Just a quick sample so you get my point. I’m building my own AI-assisted tools to monitor news on tech. One of the core features is the ability to send an article’s URL to feed into my database. In JS, I considered myself lucky with @extractus/article-extractor. But in Python, we’ve got Newspaper3k which, on top of essential data, gives you:
Google trending terms extraction
So, from now on, I’m sticking with Python on the backend side.
Langchain is great (kind of)
I just mentioned Langchain, and I have to discuss it briefly.
One thing Langchain does well is documenting use cases and making you feel powerful. Open up an integration, copy/paste the code, and voilà! It also thoroughly introduces the essential modules needed to effectively engage with an LLM.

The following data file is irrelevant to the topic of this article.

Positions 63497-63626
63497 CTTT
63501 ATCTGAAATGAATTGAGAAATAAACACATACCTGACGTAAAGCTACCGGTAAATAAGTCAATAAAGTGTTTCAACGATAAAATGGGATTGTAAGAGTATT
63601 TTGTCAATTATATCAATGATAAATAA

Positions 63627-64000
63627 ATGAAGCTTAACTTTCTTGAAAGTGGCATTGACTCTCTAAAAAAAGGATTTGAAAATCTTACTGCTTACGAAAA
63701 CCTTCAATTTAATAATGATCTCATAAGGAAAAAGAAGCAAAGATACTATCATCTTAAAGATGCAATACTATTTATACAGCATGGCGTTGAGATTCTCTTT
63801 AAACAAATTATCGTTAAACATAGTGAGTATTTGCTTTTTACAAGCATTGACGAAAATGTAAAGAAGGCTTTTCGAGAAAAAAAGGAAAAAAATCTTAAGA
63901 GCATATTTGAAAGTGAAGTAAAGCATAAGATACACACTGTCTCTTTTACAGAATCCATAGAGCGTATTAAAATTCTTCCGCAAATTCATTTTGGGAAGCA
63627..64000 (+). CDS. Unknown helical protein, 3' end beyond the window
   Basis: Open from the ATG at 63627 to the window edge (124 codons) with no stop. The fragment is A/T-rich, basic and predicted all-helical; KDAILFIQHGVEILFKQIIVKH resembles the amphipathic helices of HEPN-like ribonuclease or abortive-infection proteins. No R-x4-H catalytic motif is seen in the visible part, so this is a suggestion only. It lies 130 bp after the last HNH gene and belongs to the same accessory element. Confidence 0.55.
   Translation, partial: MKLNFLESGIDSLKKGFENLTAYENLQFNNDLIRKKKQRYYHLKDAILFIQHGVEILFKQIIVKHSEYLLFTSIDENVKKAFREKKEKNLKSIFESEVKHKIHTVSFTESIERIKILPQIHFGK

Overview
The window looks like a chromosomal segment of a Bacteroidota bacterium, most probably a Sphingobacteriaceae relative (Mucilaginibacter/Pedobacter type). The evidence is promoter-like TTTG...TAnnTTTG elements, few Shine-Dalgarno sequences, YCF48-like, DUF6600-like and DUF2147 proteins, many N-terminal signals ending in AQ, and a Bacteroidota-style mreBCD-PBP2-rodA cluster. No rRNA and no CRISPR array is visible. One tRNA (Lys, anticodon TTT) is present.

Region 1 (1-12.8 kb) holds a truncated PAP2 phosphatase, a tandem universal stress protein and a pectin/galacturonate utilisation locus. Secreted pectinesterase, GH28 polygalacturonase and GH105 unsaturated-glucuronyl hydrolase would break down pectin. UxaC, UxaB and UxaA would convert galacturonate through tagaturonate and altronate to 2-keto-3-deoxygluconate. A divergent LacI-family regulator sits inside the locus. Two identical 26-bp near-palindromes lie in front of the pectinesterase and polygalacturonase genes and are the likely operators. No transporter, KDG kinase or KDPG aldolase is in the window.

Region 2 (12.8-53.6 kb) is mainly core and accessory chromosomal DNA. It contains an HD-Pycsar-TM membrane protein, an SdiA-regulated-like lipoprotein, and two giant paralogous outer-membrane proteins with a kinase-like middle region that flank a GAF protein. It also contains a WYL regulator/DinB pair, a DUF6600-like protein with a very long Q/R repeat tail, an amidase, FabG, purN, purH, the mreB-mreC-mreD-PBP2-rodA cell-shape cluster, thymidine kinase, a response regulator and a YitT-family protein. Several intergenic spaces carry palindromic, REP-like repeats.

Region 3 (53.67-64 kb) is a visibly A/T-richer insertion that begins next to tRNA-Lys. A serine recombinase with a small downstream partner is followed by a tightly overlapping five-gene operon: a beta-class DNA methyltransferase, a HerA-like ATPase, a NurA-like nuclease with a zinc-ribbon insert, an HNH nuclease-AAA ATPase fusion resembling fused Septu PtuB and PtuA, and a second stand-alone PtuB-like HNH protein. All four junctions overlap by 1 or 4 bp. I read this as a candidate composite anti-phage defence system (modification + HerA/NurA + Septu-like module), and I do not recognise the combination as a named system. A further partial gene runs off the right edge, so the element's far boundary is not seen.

Unfortunatunately, I can’t say the same about actually documenting the way it’s architectured and works inside. Going past the usual “getting started” felt incomprehensibly convoluted. I’m sure focusing on object-oriented instead of functional programming doesn’t help. Still, I had to implement each module myself without using it to finally get a good grasp of its inner workings.
However, due to its widespread use and numerous integrations, I had no choice but to use it as the primary framework for interacting with LLMs during the hackathon.
And it actually went pretty well. Of course, I split my template code into neatly named files to help my teammates understand and iterate quickly. But, since that experience, I’m considering using more of its parts in my mainline developments.
Streamlit is dope
(unless you want to go into production)